Trump on Sunday rejected Comey's assertion that the president had sought his loyalty at a January 2017 dinner, saying "I hardly even knew this guy. Just another of his many lies." He also suggested Comey should be imprisoned, saying, "how come he gave up Classified Information (jail), why did he lie to Congress (jail)." There is no indication Comey is under investigation for doing either.

Asked if the president wanted the Justice Department to investigate Comey, White House spokeswoman Sarah Huckabee Sanders said Sunday on ABC's "This Week" that she was not aware of a specific request. But, she said, "if they feel there was any wrongdoing, they should certainly look into that just as they do on a number of other topics."

The president's attacks on Comey began even before the interview aired.

He seized on an excerpt shown Saturday in which Comey said his belief that Clinton would beat Trump in the 2016 presidential race was probably a factor in his decision to disclose, just days before the election, a renewed investigation into her emails. Comey, Trump tweeted, "was making decisions based on the fact that he thought she was going to win, and he wanted a job. Slimeball!"

That argument was startling given that Comey's handling of the email investigation, including his disclosure shortly before the election that the FBI had reopened its probe, enraged Democrats. After Clinton's loss, many Democrats blamed Comey, and Clinton herself has said it hurt her election prospects.

Comey again defended his actions, saying he made what he thought was the best decision at the time.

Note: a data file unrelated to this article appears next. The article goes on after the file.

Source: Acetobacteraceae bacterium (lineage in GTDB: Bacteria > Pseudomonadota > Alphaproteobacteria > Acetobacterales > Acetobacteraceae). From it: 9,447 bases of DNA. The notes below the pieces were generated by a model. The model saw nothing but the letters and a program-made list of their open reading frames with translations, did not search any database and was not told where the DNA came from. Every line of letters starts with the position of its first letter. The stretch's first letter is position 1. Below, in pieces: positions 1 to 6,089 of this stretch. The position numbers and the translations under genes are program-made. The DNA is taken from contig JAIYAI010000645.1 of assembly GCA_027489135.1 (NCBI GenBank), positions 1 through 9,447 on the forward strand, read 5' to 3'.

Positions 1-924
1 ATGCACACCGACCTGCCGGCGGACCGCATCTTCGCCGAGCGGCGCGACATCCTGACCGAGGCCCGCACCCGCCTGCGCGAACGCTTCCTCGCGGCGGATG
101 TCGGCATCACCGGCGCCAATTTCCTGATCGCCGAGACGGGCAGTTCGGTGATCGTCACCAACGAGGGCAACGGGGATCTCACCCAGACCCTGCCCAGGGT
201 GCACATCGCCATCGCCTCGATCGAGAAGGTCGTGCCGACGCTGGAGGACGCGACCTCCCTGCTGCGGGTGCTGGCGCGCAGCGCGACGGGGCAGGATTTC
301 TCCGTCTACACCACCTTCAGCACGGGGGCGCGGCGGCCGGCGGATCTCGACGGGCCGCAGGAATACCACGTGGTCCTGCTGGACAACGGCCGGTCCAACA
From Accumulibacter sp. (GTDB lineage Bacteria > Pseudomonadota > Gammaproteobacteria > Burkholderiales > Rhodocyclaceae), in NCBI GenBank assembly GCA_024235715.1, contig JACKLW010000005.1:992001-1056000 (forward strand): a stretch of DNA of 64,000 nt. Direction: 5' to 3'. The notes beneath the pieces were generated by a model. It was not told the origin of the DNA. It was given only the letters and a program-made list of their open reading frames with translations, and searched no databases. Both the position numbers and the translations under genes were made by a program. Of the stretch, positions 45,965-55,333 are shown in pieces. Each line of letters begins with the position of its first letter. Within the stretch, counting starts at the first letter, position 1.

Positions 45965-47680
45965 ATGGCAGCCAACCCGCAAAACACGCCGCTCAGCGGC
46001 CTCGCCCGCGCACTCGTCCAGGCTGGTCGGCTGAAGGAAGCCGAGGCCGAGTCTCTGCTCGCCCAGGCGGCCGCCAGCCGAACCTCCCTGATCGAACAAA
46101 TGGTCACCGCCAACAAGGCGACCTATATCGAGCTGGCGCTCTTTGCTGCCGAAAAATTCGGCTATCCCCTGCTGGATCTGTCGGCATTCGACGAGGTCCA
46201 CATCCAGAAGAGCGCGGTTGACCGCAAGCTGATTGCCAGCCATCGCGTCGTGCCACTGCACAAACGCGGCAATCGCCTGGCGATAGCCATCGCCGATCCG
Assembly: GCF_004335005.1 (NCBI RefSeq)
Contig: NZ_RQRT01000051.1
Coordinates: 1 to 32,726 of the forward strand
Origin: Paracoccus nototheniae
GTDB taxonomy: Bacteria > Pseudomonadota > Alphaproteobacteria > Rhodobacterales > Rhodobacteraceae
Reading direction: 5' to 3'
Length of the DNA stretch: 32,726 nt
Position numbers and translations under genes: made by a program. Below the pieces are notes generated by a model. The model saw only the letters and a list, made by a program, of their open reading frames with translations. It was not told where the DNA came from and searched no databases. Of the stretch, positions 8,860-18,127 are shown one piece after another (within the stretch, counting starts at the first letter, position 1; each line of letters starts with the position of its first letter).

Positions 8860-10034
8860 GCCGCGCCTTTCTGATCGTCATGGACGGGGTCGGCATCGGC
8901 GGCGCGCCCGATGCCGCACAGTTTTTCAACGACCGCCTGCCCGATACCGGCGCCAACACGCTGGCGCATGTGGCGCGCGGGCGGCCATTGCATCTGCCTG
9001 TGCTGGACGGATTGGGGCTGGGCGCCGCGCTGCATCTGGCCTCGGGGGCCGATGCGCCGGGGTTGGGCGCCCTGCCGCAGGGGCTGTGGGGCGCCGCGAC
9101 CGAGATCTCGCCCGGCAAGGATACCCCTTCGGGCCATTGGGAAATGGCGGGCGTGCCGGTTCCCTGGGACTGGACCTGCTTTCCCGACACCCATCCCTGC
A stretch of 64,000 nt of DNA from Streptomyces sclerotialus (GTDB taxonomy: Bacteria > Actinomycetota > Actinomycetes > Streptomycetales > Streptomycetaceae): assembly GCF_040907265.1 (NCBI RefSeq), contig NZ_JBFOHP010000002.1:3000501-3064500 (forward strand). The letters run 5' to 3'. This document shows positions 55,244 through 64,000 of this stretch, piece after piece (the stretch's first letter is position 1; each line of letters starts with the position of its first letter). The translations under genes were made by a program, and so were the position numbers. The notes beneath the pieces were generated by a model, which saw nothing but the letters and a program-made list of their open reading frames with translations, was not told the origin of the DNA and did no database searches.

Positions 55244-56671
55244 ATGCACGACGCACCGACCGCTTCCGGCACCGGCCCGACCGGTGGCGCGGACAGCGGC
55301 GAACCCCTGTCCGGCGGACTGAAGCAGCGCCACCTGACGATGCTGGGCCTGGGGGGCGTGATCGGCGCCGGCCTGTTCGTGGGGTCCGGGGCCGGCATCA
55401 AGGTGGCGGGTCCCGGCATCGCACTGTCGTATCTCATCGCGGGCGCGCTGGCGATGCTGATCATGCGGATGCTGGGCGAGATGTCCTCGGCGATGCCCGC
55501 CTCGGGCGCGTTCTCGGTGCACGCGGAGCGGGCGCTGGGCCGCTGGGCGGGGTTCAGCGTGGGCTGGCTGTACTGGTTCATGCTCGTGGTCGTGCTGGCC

He said he did not remember "consciously thinking" about the election results as he decided to disclose that the FBI had reopened its investigation into candidate Clinton's email use. But, he acknowledged, "I was operating in a world where Hillary Clinton was going to beat Donald Trump, and so I'm sure that it was a factor."

"I don't remember spelling it out," he added, "but it had to have been that she's going to be elected president and if I hide this from the American people, she'll be illegitimate the moment she's elected, the moment this comes out."

Former Attorney General Loretta Lynch pushed back against Comey's criticism in the book that, early in the Clinton email inquiry, she had instructed him to refer to it as a "matter" rather than an "investigation." In a statement Sunday, Lynch said she was simply following longstanding Justice Department protocol against confirming or denying the existence of an investigation.

Trump's firing of Comey set off a scramble at the Justice Department that led to the appointment of Mueller as special counsel overseeing the Russia investigation. Mueller's probe has expanded to include whether Trump obstructed justice by firing Comey. So far, 19 people - including Flynn and Trump's former campaign chairman, Paul Manafort -have been charged in the investigation. Flynn and two of the president's campaign aides, Rick Gates and George Papadopoulos, have pleaded guilty and are cooperating with Mueller.

Asked whether he believed Trump ought to be impeached, Comey said that was a political and legal question.

"I hope not because I think impeaching and removing Donald Trump from office would let the American people off the hook and have something happen indirectly that I believe they're duty bound to do directly," he said. "People in this country need to stand up and go to the voting booth and vote their values."

He added: "But you cannot have, as president of the United States, someone who does not reflect the values that I believe Republicans treasure and Democrats treasure and Independents treasure. That is the core of this country. That's our foundation. And so impeachment, in a way, would short circuit that."

Copyright 2018 The Associated Press. All rights reserved. This material may not be published, broadcast, rewritten or redistributed.